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Former Canadian Women’s National Soccer Team Player and Assistant Coach Andrea Neil (left) and whistleblower and Professional Soccer Player Ciara McCormack are seen after appearing at the Heritage Committee looking into Canadian sport on April 24, in Ottawa.Adrian Wyld/The Canadian Press

Elite female athletes from soccer, boxing and fencing have called on the Sport Minister to urgently set up a public inquiry into abuse in Canadian sports, warning further delays would lead to more athletes being harmed.

In emotional testimony Monday, they told a committee of MPs about their own experience with abuse and victimization, saying formal protection for whistle-blowers is needed so athletes don’t face reprisals for speaking out.

Some outlined how their own sporting careers and mental health had suffered after exposing misconduct, including sexual abuse, by coaches.

Ciara McCormack, a former professional soccer player, said she now lives abroad since she did not feel safe to stay in Canada “because of the truth that I have shared” about Bob Birarda, a former Team Canada and Vancouver Whitecaps coach.

Mr. Birarda was sentenced last year to two years in prison for sexual assault against teenaged players in British Columbia.

Ms. McCormack said she and others spent a decade trying to report Mr. Birarda, but faced silencing “done with willful precision.”

Fighting back tears, she told MPs that playing sports in Canada “means doing so with a deliberate lack of protection from abuse, as well as the threat of retaliation” for speaking out. “I can’t help but ask myself, how many more stories will it take for those of you in government to demand a national inquiry and implement real change?”

She questioned whether Sport Minister Pascale St-Onge “is even watching.”

Ms. McCormack said decorated soccer players who had protested against an abusive environment were thrown off the Canadian women’s team, never representing their country again.

“I bet you believe the heroes in Canadian soccer from the last three decades were those scoring goals and winning medals,” she said. “But I’m here to tell you that the players that deserve your admiration are the ones you’ve never heard of – the ones who took a brave stance against abusive coaches and administrators with no protection and lost everything.”

Her testimony was part of the heritage committee’s study into the safety of sports in Canada.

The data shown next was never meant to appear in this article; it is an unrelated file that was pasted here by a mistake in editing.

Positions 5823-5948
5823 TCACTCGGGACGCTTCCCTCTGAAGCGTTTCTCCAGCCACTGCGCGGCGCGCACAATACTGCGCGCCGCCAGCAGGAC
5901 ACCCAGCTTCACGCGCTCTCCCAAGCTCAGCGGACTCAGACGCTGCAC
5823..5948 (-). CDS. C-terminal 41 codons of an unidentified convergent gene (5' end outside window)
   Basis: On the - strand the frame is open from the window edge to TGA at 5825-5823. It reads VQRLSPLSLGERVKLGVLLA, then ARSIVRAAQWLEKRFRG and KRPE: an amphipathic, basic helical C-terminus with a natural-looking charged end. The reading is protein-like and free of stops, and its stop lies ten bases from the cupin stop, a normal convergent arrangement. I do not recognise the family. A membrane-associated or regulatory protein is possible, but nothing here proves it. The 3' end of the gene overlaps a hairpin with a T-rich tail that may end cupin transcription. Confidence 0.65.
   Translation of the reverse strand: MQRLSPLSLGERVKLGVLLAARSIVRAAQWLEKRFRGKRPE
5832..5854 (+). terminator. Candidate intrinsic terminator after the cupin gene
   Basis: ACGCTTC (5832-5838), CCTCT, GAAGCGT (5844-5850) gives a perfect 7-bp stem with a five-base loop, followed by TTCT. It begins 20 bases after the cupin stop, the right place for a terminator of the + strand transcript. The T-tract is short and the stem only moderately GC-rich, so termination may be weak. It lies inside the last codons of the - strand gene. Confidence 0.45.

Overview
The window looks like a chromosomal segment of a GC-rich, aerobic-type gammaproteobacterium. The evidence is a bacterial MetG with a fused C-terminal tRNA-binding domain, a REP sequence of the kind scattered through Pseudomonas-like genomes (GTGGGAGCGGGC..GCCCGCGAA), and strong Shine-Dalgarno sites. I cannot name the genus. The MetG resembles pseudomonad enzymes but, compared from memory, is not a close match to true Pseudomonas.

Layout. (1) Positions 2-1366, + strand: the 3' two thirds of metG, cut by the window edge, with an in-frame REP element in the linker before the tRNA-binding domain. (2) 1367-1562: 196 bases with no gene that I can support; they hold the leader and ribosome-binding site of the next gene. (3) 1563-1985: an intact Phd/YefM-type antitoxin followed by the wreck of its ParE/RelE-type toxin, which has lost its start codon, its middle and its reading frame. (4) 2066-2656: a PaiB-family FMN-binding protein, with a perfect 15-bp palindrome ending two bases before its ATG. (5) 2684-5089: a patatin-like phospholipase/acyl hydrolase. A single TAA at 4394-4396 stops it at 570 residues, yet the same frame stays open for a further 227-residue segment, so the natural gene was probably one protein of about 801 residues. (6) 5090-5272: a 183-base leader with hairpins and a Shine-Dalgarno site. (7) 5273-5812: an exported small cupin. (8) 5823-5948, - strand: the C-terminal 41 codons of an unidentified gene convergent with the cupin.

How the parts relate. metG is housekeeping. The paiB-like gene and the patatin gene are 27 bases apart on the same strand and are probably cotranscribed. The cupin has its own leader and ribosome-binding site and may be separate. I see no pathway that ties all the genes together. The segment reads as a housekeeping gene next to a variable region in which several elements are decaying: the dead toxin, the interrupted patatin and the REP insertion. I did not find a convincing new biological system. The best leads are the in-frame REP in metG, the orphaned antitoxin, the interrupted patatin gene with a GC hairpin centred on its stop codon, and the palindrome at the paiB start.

Andrea Neil, a former captain of the women’s soccer team who played for Canada in four World Cups and helped coach a fifth, said some coaching staff had been punished if they reported wrongdoing to higher authorities.

She said people who tried to address problems had also been silenced through non-disclosure agreements. “This toxic and authoritarian culture needs to end,” she said.

MPs were visibly moved by the witnesses, and shocked by their stories of abuse, thanking them for their bravery in speaking out.

Emily Mason, a former Canadian team fencer and founder of Fencing for Change, said she had been exposed to abuse while being coached in Vancouver, including as a child.

She said “there had been a culture of toxicity, bullying and abuse pervasive in Canadian fencing for decades.”

“I think it’s imperative that there is an investigation, a public investigation called as soon as possible. How many more voices do we need to hear before the minister takes action?” she asked.

Former Olympic boxer Myriam Da Silva Rondeau said she faced isolation and exclusion after making a complaint, leading to her mental health suffering and being placed on sick leave.

“When myself and a teammate made a complaint to the federation and the high-performance director it took barely 24 hours before we were targeted by coaching staff and athletes,” she said.

In an emotional plea for action from the federal government, Ms. Da Silva Rondeau explained that the abuse had caused her to dissociate so severely that she can’t recall both her qualification and participation in the Olympics.

“I cannot recall the best souvenir of my life,” she said through tears.

Speaking after the hearing, Ms. St-Onge said the courage of the witnesses was “unbelievable and I really thank them for sharing their stories.”

The minister told reporters she would make an announcement on the next steps soon, saying it was not “a matter of if we were going to do something – an investigation. It was a matter of what and how.”

Ms. Neil said with Canada set to play co-host to the next men’s World Cup in 2026, “it behooves us to pay attention.”

She noted that two men who led Canada Soccer while Mr. Birarda worked under the auspices of the federation have since ascended to the global soccer establishment.

“It should alarm our country that the same men, Victor Montagliani and Peter Montopoli, who have done such a deleterious job of running Canada Soccer, are now in positions to oversee our country’s hosting of the 2026 World Cup,” she said.

Mr. Montagliani served as Canada Soccer’s president for five years and is now a vice-president of the International Association Football Federation, known by its French acronym FIFA. He is also the president of CONCACAF, the continental soccer federation that includes North and Central America and the Caribbean.

Mr. Montopoli stepped down as Canada Soccer’s general-secretary at the end of 2021 to become the chief operating officer of Canada’s FIFA World Cup 2026 host committee.

With a report from Simon Houpt.

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